The Journal estimates that overall, a Mars expedition would take at least two years to complete: nine months to travel to the red planet, at least three months to remain for study, and then nine months to return, if a return trip were possible. Joseph says that given such a lengthy time period for the trip, emotional bonds between the astronauts are likely to form -- and it would be unwise not to anticipate them acting on those bonds.
Since no one has officially come forth to say that they’ve had sex in space just yet (Joseph says he’s heard rumors of a married couple “sealing the deal” on the International SpaceStation), Joseph based much of his research on Earthly scenarios with similar conditions.
“The Antarctic is comparable to space: It’s extremely cold down there and you spend a lot of time indoors. So NASA and lot of organizations think that’s a great analog to what it’ll be like on Mars,” Joseph told “And we see that researchers will go down there for extended periods of time in these extremely hostile conditions, and women will get pregnant. It’s just part of normal behavior.”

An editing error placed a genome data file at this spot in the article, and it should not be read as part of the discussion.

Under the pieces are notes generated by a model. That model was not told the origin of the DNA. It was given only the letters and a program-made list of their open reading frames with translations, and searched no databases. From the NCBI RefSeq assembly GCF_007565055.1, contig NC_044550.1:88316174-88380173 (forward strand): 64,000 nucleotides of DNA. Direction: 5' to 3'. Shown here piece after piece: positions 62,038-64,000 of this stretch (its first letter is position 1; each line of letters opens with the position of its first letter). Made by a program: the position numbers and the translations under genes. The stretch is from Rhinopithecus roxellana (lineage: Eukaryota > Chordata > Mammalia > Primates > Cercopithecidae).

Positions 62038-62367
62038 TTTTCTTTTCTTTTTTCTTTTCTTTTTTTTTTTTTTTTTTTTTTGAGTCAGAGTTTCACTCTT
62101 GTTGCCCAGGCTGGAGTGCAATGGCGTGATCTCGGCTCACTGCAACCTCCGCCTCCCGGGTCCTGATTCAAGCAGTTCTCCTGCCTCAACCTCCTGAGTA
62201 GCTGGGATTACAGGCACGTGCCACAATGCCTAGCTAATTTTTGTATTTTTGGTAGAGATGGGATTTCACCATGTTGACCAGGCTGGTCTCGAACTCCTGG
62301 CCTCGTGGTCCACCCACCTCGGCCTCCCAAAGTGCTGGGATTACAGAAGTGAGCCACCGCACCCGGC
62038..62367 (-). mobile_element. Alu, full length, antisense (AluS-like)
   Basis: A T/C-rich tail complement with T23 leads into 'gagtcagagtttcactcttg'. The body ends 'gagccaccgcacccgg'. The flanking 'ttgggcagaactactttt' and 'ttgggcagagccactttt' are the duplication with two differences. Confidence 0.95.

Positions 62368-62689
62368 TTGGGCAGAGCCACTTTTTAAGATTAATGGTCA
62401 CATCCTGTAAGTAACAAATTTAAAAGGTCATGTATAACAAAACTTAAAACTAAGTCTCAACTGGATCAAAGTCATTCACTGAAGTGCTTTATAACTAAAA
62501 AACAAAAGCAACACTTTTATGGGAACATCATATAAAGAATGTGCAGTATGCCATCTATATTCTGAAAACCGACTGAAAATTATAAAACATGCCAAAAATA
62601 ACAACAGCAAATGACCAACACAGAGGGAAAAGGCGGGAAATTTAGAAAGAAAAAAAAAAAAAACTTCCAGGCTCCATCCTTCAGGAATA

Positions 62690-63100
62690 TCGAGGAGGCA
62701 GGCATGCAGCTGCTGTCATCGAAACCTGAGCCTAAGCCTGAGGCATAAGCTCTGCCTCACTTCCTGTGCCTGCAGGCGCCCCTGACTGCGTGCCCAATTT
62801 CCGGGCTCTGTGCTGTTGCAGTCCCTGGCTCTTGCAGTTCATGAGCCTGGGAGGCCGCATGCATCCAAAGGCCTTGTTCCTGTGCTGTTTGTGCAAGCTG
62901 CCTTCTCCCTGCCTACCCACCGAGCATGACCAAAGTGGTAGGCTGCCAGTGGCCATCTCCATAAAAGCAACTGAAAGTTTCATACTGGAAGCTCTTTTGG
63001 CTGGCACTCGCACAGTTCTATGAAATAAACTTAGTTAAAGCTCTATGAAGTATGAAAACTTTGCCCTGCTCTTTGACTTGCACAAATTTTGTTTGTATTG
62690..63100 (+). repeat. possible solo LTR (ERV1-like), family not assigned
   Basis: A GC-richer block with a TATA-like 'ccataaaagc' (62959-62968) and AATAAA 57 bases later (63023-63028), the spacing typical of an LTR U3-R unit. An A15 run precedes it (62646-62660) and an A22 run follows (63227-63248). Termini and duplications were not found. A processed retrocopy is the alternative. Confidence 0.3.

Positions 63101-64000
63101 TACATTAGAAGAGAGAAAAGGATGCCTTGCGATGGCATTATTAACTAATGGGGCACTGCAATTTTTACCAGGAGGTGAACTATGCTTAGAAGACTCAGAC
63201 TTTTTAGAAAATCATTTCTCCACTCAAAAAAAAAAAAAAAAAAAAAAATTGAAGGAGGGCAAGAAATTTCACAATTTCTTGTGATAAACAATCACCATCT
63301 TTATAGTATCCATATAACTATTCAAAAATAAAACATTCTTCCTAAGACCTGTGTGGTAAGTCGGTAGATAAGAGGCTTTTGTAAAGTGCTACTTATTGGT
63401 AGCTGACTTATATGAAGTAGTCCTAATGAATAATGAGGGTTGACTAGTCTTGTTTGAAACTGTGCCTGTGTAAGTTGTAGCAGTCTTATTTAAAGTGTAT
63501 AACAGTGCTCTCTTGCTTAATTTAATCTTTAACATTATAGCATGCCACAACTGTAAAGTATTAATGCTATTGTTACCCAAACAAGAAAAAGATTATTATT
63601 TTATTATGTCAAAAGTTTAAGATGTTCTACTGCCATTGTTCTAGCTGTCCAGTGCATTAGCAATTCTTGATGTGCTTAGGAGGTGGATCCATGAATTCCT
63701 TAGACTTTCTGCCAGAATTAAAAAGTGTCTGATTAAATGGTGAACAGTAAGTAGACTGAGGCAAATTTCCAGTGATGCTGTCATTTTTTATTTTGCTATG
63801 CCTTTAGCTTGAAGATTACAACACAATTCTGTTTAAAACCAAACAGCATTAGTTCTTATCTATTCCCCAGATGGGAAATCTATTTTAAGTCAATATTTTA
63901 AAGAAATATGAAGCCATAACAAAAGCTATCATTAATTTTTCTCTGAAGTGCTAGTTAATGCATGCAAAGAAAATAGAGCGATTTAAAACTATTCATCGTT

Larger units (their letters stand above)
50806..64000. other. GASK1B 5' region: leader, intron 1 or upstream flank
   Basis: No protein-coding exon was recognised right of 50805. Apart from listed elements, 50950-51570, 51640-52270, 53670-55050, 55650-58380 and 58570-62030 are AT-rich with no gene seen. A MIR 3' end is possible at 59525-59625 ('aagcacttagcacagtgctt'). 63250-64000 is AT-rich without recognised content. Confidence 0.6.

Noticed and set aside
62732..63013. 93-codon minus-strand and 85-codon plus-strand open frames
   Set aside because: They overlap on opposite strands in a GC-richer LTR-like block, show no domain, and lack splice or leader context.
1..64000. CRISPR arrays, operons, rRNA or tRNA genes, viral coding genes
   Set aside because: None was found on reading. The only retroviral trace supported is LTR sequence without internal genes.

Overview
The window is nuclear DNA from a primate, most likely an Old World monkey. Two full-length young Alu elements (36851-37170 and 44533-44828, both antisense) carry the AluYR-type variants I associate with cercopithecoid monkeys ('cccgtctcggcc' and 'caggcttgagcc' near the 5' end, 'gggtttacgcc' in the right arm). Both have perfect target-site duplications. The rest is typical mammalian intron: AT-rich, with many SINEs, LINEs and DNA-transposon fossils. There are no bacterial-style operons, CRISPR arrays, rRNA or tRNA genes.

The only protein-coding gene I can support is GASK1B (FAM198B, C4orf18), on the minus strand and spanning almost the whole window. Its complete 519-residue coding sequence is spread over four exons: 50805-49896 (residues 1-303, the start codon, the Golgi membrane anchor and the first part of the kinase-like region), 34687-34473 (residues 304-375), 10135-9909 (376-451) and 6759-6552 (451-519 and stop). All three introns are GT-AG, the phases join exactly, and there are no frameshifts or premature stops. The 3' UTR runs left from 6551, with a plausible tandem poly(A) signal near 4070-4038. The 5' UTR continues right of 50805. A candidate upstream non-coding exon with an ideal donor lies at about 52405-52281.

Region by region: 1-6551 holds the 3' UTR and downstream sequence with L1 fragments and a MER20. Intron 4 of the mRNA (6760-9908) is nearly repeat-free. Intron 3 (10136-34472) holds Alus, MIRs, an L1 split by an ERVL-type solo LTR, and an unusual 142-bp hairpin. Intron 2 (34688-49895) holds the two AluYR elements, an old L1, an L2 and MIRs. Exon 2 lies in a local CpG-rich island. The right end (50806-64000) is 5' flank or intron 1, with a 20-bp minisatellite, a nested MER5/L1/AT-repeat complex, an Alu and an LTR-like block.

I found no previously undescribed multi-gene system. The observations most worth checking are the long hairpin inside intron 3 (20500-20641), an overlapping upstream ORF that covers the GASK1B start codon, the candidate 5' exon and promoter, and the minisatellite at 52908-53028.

If astronauts are having sex, what are the chances of conceiving a child? The chapter details the possible effects of anti-gravity on menstruation and fertility, as well as the significance of a child born on Mars. Not unlike Stranger in a Strange Land, the landmark 1961 book about a human raised on Mars, Joseph believes that if it’s possible to give birth on the red planet, then we could see the development of the first “Martians” many years down the road.
“On Mars, the light’s going to be different, the gravity will be different, it’s a completely different atmosphere,” he told “So if you put an infant on Mars, they would adapt to varying degrees of the new environment." 
"And after several generations, you’d have a new species,” he said.